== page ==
FN25 25Parker 1987, 194.
FN26 26Parker 1987, 194.
FN27 27Parker 1987, 194. For the myth, see Apollodorus, Bibl. 3.14.6 and Fig. 2 (Hephaistos pursuing Athena. Red-figure neck-amphora. Bologna, Museo Civico 158. C. 480 BCE. [=Shapiro Fig.7]. Athenian vase painting, furthermore, sometimes depicts Hephaistus as present at the birth of Erectheus/Erichthonius: Fig. 3: Red figure stamnos, Antikensammlungen Munich 2413. C. 460 [=Shapiro Fig.3].
FN28 28In this sense, the Athenians’ assertion of an association with Athena is parallel to their inclusion in the Hellenic genealogy through their descent from Xouthos, one of the sons of Hellen. In this sense, the Hellenic genealogy is not wholly incompatible with the myth of Erechtheus/Erichthonius in so far as both place the Athenians within a panhellenic cultural frame. While Hall (2007, 53–54) is right to emphasize that the theme of autochthony becomes more prominent in the fifth century, there is no need to think that the idea of birth from the earth originates only then. The evidence (Homer, vase-painting) suggests that it goes further back and that the Hellenic genealogy coexisted with the myth of Erechtheus/Erichthonius in the archaic period.
FN29 29 Agam.536; cf. Suppl.250 with discussion in Rosivach 1987.
FN30 30Even the ancients seem to have been uncertain of the meaning of the adjective, as is clear from Harpokration’s discussion of its meaning: Hellanikos FGrHis323a 27: Harpokration s.v. autochthones. “The Athenians. Demosthenes in the speech On the False Embassy[says]: “For you alone out of everyone are autochthonous.” Apollodorus in the books On the Godssays they are called autochthonous because they first worked the earth (τὴν χθόνα), that is, the land (τὴν γῆν), which beforehand had been uncultivated. And [they are autochthonous] because they are not immigrants (τὸ µὴ εἶναι αὐτοὺς ἐπήλυδας). But Pindar and the one who composed the Danaid poem, says Erichthonios, the son of Hephaistos, appeared from the land (ἐκ γῆς φανῆναι). But the Arcadians were also autochthonous, as Hellanicus says, and the Aeginetans and the Thebans.”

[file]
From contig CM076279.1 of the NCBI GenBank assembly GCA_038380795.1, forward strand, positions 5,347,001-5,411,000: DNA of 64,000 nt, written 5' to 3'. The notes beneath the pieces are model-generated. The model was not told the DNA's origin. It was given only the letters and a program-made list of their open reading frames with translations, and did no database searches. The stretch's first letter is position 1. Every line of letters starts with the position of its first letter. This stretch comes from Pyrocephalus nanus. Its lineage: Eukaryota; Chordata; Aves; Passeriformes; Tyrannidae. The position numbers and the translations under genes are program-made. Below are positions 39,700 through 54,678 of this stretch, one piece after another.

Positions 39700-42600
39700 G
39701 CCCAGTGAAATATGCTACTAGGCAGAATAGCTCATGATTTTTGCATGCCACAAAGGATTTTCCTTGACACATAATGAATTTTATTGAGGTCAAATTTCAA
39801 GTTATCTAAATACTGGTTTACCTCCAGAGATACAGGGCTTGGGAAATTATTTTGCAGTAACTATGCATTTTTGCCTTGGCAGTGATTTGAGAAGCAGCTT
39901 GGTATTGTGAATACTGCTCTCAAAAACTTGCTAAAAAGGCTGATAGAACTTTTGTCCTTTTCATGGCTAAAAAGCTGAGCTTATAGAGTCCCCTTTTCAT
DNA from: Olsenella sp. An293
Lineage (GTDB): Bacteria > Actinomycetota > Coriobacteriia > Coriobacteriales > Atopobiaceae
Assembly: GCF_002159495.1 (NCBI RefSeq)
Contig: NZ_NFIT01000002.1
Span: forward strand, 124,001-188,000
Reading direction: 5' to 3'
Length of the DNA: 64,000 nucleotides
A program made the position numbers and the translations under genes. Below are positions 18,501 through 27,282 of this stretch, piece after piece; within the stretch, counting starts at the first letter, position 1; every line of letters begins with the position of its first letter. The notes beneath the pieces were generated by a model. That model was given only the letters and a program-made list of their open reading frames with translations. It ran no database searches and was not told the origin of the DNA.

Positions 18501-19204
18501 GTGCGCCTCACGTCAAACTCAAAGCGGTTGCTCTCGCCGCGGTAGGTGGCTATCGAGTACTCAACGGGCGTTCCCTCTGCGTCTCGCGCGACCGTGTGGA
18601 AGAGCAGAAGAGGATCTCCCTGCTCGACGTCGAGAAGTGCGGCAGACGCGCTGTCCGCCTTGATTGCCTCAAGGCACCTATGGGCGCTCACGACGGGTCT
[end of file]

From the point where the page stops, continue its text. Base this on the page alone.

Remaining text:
FN31 31LSJ, for example, give two basic definitions of αὐτόχθων: 1. “sprung from the earth itself ” 2. “indigenous, native.” Etymological dictionaries (Chantraine 1983; Frisk 1960) and most scholars (Ermatinger 1897; Loraux 1996; Shapiro 1998) accept that the essential meaning is “sprung from the earth.”
FN32 32Rosivach 1987, 297. Rosivach is followed in this interpretation by Hall 1997, 54.
FN33 33Thucydides makes further reference to the autochthony of the Athenians in Pericles’ Funeral Oration: Thuc. 2.36.
FN34 34Powerful Athenian families with non-Athenian ancestry include the Alcmeonids, who had connections not only with the tyrannical family of Cleisthenes of Sicyon, but also with the Lydian Kings. The Peisistratids, furthermore, traced their family back to Neleus, King of Pylos. Thucydides’ own family was intermarried with Thracian nobility, as is clear from Thucydides patronymic “son of Olorus,” a Thracian name. On these and other powerful Athenian families, see Davies 1971.
FN35 35For further discussion of this point, see Connor 1994 and Forsdyke forthcoming. Connor sums up his argument powerfully: “It seems likely, then, that the Athenian citizen body in classical times was more diverse than has commonly been allowed or than the Athenian panegyrists suggest. The claim of Attic autochthony is not a description of social reality. Far from it. It is a reflection of the anxiety of a people who knew that they were of very diverse origins and preferred not to look too closely at the descent lines of their fellow citizens” (1994, 37–39).
FN37 37Shapiro 1998, 151.
FN38 38Detienne 2003, 2007.
FN39 39Literally, “equality before the law,” but used here as a by-word for democracy.
FN40 40By contrast Lysias continues to articulate an oppositional strategy in his Funeral Oration of the early fourth century BCE: “It was fitting for our ancestors to be single minded in fighting for justice. For the origin of their life was just. For they did not, as did many others, occupy land belonging to others by gathering together men from all over (πανταχόθεν συνειλεγµένοι) and after expelling other men. Instead, they being indigenous (αὐτόχθονες ὄντες), had acquired the same land as both mother and fatherland (µητέρα καὶ πατρίδα)” (2.17).
FN41 41Timaeus FGrHist566 F38 (= Diod 5.6.1) critiques Philistos for claiming that the Sicels came from Spain. Timaeus, according to Diodorus, proved irrefutably that they were autochthonous.
FN42 42See, for example, Hdt 7.161, cited above.
FN44 44Sahlins 2004, 2010.
FN45 45Hellenicus FGrHist4, F84.
FN46 46Shapiro 1998, 136, 149 with bibliography cited therein.
FN47 47Hobsbawn and Ranger 1983; Anderson 1983.
FN48 48I owe this suggestion to James Sickinger.
FN49 49See for example, Lysias 2. 7–10; Plato Menex.239b.
FN50 50See for example, Lysias 2. 11–16; Plato Menex.239b.